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Australia Sends Troops To Help Contain Virus On Ore Ship Near Port Hedland

Australia Sends Troops To Help Contain Virus On Ore Ship Near Port Hedland

Australian defence personnel are being deployed to Port Hedland, one of the world's largest iron ore loading ports, to help contain a coronavirus outbreak on a bulk carrier that last changed crews in the major seafaring city of Manila.

SYDNEY: Australian defence personnel are being deployed to Port Hedland, one of the world’s largest iron ore loading ports, to help contain a coronavirus outbreak on a bulk carrier that last changed crews in the major seafaring city of Manila.

Seventeen of the 21-crew members of the carrier have tested positive for the virus, ship owner Oldendorff Carriers said in a statement.

Ten of the infected crew have been moved to hotel quarantine while seven infected workers remain on board as part of an 11-person crew, authorities said.

Oldendorff said that the Manila crew change on Sept. 5 complied with all protocols.

“All crew members tested negative for the virus before leaving the Philippines,” Oldendorff said.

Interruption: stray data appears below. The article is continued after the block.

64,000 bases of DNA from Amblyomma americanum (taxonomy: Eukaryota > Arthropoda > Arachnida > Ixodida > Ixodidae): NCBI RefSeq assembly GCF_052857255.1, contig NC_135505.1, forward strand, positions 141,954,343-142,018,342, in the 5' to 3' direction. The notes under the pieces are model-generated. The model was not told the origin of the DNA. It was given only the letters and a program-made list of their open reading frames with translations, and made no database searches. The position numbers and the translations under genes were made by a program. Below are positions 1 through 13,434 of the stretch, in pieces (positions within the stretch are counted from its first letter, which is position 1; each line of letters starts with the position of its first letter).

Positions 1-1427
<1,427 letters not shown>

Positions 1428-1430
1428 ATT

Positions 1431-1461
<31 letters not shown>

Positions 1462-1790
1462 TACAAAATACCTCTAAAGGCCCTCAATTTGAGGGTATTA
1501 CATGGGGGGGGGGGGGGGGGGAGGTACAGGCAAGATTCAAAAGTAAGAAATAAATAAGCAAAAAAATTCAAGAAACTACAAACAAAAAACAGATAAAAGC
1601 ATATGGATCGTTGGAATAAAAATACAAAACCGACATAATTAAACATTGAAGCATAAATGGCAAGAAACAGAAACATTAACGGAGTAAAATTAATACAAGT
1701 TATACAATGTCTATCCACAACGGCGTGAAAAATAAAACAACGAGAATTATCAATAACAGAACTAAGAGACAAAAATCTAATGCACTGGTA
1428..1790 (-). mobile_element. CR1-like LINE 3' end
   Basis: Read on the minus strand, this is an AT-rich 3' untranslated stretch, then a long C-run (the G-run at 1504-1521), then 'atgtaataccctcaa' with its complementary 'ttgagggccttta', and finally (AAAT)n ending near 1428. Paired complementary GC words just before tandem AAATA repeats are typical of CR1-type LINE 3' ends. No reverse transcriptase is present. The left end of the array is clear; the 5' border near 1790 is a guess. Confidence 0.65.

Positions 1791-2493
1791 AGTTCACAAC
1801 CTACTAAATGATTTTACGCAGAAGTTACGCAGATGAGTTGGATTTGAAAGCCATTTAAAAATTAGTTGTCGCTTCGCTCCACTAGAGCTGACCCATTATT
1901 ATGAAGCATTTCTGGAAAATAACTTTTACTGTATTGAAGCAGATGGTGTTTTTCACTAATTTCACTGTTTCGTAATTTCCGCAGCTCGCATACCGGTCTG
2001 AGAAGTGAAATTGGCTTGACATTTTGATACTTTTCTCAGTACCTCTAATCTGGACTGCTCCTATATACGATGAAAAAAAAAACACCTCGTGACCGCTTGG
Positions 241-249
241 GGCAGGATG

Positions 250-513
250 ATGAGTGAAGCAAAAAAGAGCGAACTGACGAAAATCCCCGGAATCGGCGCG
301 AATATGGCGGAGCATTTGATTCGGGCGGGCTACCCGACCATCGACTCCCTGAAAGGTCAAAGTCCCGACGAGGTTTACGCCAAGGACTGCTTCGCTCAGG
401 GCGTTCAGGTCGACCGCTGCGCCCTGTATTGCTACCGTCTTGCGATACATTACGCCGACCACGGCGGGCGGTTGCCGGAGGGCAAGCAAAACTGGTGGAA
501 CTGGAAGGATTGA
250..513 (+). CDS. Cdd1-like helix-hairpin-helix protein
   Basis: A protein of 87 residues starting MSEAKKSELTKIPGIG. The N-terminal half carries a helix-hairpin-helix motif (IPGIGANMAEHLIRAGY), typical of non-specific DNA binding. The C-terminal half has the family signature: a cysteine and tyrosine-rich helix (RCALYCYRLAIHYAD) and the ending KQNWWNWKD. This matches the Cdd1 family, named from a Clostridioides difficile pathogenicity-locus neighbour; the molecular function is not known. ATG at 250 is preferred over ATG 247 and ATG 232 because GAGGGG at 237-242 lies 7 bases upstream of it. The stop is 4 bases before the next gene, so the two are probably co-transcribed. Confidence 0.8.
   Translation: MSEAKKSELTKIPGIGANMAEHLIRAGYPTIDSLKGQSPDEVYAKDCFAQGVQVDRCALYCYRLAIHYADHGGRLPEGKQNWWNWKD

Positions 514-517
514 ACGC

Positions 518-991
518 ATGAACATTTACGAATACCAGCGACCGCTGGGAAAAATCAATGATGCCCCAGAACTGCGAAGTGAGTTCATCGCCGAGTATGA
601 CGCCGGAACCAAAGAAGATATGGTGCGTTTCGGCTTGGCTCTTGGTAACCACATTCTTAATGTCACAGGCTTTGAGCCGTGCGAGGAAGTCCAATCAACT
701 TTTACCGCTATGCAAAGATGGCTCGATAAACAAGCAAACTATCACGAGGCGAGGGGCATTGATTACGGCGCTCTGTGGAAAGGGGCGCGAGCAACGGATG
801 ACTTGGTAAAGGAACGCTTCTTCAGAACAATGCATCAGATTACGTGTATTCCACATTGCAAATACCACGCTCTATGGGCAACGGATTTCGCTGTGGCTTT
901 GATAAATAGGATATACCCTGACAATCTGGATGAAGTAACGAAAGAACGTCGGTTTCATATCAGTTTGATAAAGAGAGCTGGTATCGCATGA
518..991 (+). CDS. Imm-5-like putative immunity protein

The ship, which was scheduled to collect manganese ore which is used in steel production, is anchored off Port Hedland on Australia’s northwest coast.

Western Australia state contained the virus early in the pandemic by closing its international and domestic borders. It now bars cruise ship arrivals but allows export carriers and limited international air arrivals. All international arrivals in Australia face mandatory 14-day hotel quarantine.

Up to 10 Australian Defence Force (ADF) personnel were expected to be deployed to Port Hedland after a request for assistance from the state government, an ADF spokesman said in a statement.

SECOND WAVE EASES

Australia’s coronavirus hotspot state of Victoria on Tuesday reported 10 new infections in the past 24 hours, turning around a second contagion wave that only last month was infecting over 700 people every day.

The country’s second most populous state has placed nearly 5 million residents of its capital Melbourne under one of the world’s most stringent lockdowns since early August.

The state, which accounts for the bulk of the country’s over 27,000 infections, and 882 deaths, on Sunday lifted some of the restrictions, including nightly curfews.

A key indicator, the rolling 14-day average, fell to 18.2, tracking ahead of state government expectations, officials said.

“That continuous improvement will serve us well as we continue to open up,” premier Daniel Andrews told reporters on Tuesday. “This strategy is working (and) is delivering us those lower numbers.”

Disclaimer: This post has been auto-published from an agency feed without any modifications to the text and has not been reviewed by an editor


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